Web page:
Laboratory Report Sheetexperiment

Part A. Measurement of the dissolved oxygen level (D.O.) of an air-saturated sample of D.I. water and a direct sample of tap water

Experimental data

Sample A#l: Air-saturated D.I. water

Temperature:_

Barometric pressure:_

Sample volume used:_

Color of the observed precipitate after the first two reactant additions:_

Sample A#2: Tap water

Temperature:_

Barometric pressure:_

Sample volume used:_

Color of the observed precipitate after the first two reactant additions:_

Titrant:_Titrant concentration:_

Sample

mL of titrant

D.O. concentration, mg/L

Air-saturated D.I. water

Tap water

Part B. Dissolved oxygen measurement of an aerated D.I. sample treated with a reducing agent

Experimental data

Sample B#l: Aerated D.I. sample treated with a reducing agent

Temperature:_

Barometric pressure:_

Sample volume used:_

Reducing agent:_

Color of the observed precipitate after the first two reactant additions:_

Titrant:_Titrant concentration:_

Sample

mL of titrant

D.O. concentration, mg/L

B#1

How does the value compare with the two previous samples? Was the reducing agent efficient?

Part C. Effect of temperature in the dissolved oxygen level in water

Barometric pressure:_

Sample volume used:_

Titrant:_Titrant concentration:_

Sample

D.O. concentration,

Sample

temperature, °C

mL of titrant

mg/L

A#1

C.a

C.b

C.c

How do the values vary with temperature?

Part D. Effect of ionic strength (or salt content) in the dissolved oxygen level in water Experimental data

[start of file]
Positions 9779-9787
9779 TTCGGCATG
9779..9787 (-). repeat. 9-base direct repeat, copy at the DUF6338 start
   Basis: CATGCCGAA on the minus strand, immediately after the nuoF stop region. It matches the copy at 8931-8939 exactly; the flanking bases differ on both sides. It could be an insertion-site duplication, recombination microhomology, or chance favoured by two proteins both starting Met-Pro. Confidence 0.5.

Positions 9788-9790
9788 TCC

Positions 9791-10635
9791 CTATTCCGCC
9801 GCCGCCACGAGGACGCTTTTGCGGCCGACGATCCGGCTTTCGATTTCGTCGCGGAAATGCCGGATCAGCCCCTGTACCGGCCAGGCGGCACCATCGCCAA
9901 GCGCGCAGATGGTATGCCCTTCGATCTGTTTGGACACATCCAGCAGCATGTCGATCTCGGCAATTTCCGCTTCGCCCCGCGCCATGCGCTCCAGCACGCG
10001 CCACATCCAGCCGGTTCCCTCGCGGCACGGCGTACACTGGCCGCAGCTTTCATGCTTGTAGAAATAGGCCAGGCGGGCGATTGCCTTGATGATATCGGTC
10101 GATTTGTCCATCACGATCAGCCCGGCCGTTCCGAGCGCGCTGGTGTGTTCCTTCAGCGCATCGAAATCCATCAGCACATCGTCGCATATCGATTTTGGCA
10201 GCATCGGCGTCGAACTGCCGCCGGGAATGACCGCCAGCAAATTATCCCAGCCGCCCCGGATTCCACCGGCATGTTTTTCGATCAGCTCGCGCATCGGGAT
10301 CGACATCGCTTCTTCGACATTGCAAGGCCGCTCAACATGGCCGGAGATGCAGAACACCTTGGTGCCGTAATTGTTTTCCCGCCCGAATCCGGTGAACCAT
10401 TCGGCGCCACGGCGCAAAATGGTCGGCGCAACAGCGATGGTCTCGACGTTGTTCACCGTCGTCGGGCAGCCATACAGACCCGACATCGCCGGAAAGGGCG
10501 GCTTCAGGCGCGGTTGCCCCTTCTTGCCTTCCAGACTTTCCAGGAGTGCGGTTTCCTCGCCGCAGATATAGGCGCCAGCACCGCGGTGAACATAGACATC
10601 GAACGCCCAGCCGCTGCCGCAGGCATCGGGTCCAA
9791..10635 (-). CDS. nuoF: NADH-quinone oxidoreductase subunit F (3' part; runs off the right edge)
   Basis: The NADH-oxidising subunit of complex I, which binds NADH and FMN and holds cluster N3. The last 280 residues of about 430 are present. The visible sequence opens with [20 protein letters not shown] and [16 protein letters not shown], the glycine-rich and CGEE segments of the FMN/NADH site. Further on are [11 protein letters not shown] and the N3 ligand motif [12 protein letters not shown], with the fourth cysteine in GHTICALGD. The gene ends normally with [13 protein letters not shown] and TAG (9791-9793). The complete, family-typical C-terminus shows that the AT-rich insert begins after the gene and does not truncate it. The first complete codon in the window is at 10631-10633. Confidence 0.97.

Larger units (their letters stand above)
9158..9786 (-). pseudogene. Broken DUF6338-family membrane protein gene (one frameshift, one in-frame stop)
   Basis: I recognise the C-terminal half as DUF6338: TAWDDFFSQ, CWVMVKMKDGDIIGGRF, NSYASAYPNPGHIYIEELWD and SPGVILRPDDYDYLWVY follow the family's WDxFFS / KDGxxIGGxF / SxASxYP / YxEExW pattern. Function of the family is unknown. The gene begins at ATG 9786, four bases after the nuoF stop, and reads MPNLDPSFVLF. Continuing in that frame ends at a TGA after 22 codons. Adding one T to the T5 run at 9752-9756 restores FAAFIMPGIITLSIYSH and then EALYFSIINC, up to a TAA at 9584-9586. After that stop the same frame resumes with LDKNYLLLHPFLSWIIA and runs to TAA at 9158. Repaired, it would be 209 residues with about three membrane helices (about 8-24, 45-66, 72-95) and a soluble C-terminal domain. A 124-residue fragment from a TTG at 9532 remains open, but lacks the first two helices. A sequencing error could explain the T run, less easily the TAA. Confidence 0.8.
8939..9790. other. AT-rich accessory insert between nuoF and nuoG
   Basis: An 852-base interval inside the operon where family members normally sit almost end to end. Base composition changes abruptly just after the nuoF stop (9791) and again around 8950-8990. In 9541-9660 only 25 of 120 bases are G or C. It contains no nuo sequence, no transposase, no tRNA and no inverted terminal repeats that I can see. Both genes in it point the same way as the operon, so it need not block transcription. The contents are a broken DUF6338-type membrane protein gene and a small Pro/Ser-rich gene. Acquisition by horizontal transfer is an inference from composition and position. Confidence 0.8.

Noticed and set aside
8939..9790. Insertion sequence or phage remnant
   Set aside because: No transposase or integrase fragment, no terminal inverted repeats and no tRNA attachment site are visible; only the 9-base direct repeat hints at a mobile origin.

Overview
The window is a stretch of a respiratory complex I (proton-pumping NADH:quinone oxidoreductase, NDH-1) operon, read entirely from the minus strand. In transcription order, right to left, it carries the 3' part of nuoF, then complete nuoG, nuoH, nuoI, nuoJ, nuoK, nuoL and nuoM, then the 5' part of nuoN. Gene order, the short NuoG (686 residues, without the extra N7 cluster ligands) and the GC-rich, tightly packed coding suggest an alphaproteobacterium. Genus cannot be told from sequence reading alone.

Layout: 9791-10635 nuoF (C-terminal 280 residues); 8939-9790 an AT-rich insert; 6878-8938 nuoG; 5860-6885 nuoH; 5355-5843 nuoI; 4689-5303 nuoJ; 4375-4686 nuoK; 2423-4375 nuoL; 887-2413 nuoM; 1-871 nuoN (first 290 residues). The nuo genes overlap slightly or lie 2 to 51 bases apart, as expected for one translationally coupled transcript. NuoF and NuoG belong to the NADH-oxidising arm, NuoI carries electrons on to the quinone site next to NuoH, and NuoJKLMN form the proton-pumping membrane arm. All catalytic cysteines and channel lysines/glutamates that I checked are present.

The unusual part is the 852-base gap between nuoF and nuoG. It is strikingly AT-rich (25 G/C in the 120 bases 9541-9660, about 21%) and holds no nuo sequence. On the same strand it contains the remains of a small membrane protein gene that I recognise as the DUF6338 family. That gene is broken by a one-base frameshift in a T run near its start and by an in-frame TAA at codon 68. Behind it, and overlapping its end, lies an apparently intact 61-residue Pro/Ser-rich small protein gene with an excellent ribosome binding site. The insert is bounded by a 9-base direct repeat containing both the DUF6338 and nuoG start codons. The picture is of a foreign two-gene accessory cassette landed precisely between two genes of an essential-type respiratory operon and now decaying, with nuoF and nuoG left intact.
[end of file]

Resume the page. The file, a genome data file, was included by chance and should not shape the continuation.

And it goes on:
Barometric pressure:_

Sample volume used:_

Titrant:_Titrant concentration:_

Theoretical

Cone. NaCl,

ionic strength,

D.O. concentration,

Sample

mg/L

I(moUL)

mL of titrant

mg/L

Ml

0

0

D.a

D.b

D.c

Formula used and calculations for the ionic strength:

Formula used and calculations for the ionic strength:

Draw a graph ofD.O. concentration as a function of ionic strength.

Part E. Dissolved oxygen measurement of two samples of river or lake surface water: 1) Fixing the oxygen on site, and 2) after transporting it to the laboratory.

Experimental data

Sample E#l: Surface water measured on site Source:_

Description of site and place (level) of sampling:_

Sampling conditions or precautions:_

Temperature:_

Barometric pressure:_

Sample volume used:_

Color of the observed precipitate after the first two reactant additions:.

Sample E#2: Surface water measured at the laboratory

Source:_

Description of site and place (level) of sampling:_

Sampling conditions or precautions:.

Temperature:_

Barometric pressure:_

Sample volume used:_

Color of the observed precipitate after the first two reactant additions:. Titrant:_Titrant concentration:_

% saturation with

D.O. concentration,

respect to saturated

Sample

mL of titrant

mg/L

D.I. water

E#1

E#2

POSTLABORATORY PROBLEMS AND QUESTIONS

1. Does the value of the measured parameter differ from one sample to another? What may be the causes of such differences?

2. Explain how you calculated the saturation percentage of the samples.

3. Is each D.O. level acceptable for aquatic life? Why?

4. Why is it important to measure this parameter on site?

Student Comments and Suggestions

Literature References

Ondrus, M. G. Laboratory Experiments in Environmental Chemistry, Wuerz Publishing: Winnipeg, Canada, 1993.

Sawyer, C. N.; McCarty, P. L.; Parkin, G. F. Chemistry for Environmental Engineering, 5th ed.; McGraw Hill: New York, 2003.

Stumm, W.; Morgan, J. J., Aquatic Chemistry: Chemical Equilibria and Rates in Natural Waters', Wiley Interscience: New York, 1996.

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